When electric current is removed from the coil 116 of the solenoid operator 102, the armature spring 122 exerts a greater force on the armature shaft 120 than the counterforce applied by the feedback spring 146. As a consequence, the armature shaft 120 pushes the valve spool 132 downward in the drawings, returning to the position illustrated in FIG. 4 at which the spool notch 140 again communicates with the second port 130. This allows the oil to flow from the hydraulic valve 104 into the low pressure conduit 114, relieving the relatively high pressure in the sleeve bore chambers 136 and 138. The release of that pressure also enables the spring 109, engaging the engine cylinder valve stem 108, to push the driver piston 106 back into valve sleeve 124. This movement of the valve stem 108 also closes the engine cylinder valve.
With continuing reference to FIG. 4, the lash adjuster 150 compensates for the effects of wear and carbon deposits on the engine cylinder valve. As noted previously, when this occurs the position of the end of the valve stem 108 in the closed state changes with respect to the actuator 100. The lash adjuster 150 varies the gap between the driver piston 106 and the lash piston 150 to compensate for that change of the valve stem position over time. It should be understood that operation of the hydraulic valve 104 applies relatively high pressure oil to the chamber 138 adjacent the driver piston 106. Some of this oil leaks out between the driver piston 106 and the inner diameter of the bore 126 in the valve sleeve 124 and into the enclosed region underneath the valve cover 110. Some of the leaking oil fills the recess 160 in the outer surface of the driver piston 106.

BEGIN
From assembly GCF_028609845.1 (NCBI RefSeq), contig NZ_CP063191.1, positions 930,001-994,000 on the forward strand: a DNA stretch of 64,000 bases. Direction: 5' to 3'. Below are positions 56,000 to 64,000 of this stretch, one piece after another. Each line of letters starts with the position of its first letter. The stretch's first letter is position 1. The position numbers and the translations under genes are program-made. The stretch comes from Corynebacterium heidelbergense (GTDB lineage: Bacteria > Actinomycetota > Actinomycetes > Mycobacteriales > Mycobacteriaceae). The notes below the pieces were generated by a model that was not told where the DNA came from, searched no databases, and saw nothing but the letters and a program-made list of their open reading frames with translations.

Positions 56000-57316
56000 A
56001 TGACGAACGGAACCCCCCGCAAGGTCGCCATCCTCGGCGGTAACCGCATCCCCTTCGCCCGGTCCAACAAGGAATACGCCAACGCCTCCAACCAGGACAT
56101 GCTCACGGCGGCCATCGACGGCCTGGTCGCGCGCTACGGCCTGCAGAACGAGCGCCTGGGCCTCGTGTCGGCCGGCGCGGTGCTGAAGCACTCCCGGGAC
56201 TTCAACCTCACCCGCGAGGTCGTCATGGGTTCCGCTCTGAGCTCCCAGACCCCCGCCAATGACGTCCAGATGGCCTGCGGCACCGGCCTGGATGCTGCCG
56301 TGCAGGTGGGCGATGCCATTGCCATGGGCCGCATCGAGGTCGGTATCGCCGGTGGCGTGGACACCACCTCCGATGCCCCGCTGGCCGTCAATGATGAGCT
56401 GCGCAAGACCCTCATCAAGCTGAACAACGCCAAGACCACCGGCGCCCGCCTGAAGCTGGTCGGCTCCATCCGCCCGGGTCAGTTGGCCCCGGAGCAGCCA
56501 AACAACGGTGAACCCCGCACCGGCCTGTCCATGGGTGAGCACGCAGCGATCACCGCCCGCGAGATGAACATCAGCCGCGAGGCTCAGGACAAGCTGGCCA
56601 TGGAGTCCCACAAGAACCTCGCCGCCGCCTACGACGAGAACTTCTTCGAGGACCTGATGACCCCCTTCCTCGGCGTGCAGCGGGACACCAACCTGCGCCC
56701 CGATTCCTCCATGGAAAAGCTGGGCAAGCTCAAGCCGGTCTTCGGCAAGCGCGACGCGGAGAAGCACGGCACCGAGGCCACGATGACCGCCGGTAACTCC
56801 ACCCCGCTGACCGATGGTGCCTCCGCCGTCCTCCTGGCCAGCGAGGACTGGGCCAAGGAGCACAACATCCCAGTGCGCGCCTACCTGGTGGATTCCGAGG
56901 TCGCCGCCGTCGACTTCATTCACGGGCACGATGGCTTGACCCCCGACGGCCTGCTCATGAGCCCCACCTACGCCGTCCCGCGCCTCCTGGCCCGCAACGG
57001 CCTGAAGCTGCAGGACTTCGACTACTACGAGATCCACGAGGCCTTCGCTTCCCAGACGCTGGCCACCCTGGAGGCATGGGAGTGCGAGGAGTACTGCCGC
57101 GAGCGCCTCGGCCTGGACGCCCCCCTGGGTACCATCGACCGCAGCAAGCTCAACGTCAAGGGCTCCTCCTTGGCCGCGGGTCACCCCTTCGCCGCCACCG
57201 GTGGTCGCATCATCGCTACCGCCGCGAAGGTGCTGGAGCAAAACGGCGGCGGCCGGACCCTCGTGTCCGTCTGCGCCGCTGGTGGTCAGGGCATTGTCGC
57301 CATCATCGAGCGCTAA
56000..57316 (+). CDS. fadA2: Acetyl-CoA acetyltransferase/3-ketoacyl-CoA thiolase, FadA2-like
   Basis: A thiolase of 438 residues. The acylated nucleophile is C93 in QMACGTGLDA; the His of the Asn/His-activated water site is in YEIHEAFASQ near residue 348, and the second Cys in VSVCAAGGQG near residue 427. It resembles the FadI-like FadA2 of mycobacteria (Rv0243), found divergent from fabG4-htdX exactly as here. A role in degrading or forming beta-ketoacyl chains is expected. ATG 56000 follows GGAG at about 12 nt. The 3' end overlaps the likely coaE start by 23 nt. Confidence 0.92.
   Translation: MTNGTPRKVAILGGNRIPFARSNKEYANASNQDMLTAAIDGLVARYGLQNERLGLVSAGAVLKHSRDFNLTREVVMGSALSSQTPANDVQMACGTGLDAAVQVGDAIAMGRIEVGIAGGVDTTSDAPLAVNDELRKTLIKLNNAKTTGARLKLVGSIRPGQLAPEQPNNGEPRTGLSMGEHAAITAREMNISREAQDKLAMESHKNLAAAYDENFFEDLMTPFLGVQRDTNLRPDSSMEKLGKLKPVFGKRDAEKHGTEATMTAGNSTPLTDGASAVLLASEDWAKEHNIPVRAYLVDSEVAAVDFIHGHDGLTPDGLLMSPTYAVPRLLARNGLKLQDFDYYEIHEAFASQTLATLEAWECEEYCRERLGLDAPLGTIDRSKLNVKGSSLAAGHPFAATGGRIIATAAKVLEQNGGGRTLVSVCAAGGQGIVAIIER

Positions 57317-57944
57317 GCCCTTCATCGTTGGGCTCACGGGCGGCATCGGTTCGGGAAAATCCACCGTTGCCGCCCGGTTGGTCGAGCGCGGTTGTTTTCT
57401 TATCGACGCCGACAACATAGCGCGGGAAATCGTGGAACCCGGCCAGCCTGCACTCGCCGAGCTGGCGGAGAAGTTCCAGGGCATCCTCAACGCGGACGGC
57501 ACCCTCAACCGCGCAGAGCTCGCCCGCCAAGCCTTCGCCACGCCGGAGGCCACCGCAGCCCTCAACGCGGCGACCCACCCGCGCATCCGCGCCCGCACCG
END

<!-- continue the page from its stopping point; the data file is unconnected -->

If the deposits on the cylinder valve or the mating valve seat cause the valve stem 108 to move downward over time, that movement results in the lash piston 152 moving outward from the driver piston 106 due to the force of the lash spring 154. This movement expands the volume of the lash chamber 156, thereby creating a partial vacuum which draws oil from the recess 160 through check valve 158 to fill the lash chamber 56. Thereafter, when the actuator 100 is energized and the driver piston 106 is pushed downward to activate the cylinder valve, the check valve 158 prevents oil from exiting the lash cylinder chamber 156.
The foregoing description was primarily directed to preferred embodiments of the invention. Although some attention was given to various alternatives within the scope of the invention, it is anticipated that one skilled in the art will likely realize additional alternatives that are now apparent from disclosure of embodiments of the invention. Accordingly, the scope of the invention should be determined from the following claims and not limited by the above disclosure.
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|U.S. Classification||123/90.11, 251/30.01, 123/90.12|
|International Classification||F01L9/02, F02D13/02|
|Cooperative Classification||F01L9/02, F01L2101/00|
|Oct 7, 2002||AS||Assignment|
Owner name: HUSCO INTERNATIONAL, INC., WISCONSIN
Free format text: ASSIGNMENT OF ASSIGNORS INTEREST;ASSIGNOR:VAN WEELDEN, CURTIS L.;REEL/FRAME:013375/0667
Effective date: 20021003
|Apr 7, 2003||AS||Assignment|
Owner name: HTM DEVELOPMENT LLC, WISCONSIN
Free format text: ASSIGNMENT OF ASSIGNORS INTEREST;ASSIGNOR:HUSCO INTERNATIONAL, INC.;REEL/FRAME:013930/0456
Effective date: 20030228
|Mar 10, 2008||REMI||Maintenance fee reminder mailed|
|Aug 31, 2008||LAPS||Lapse for failure to pay maintenance fees|
|Oct 21, 2008||FP||Expired due to failure to pay maintenance fee|
Effective date: 20080831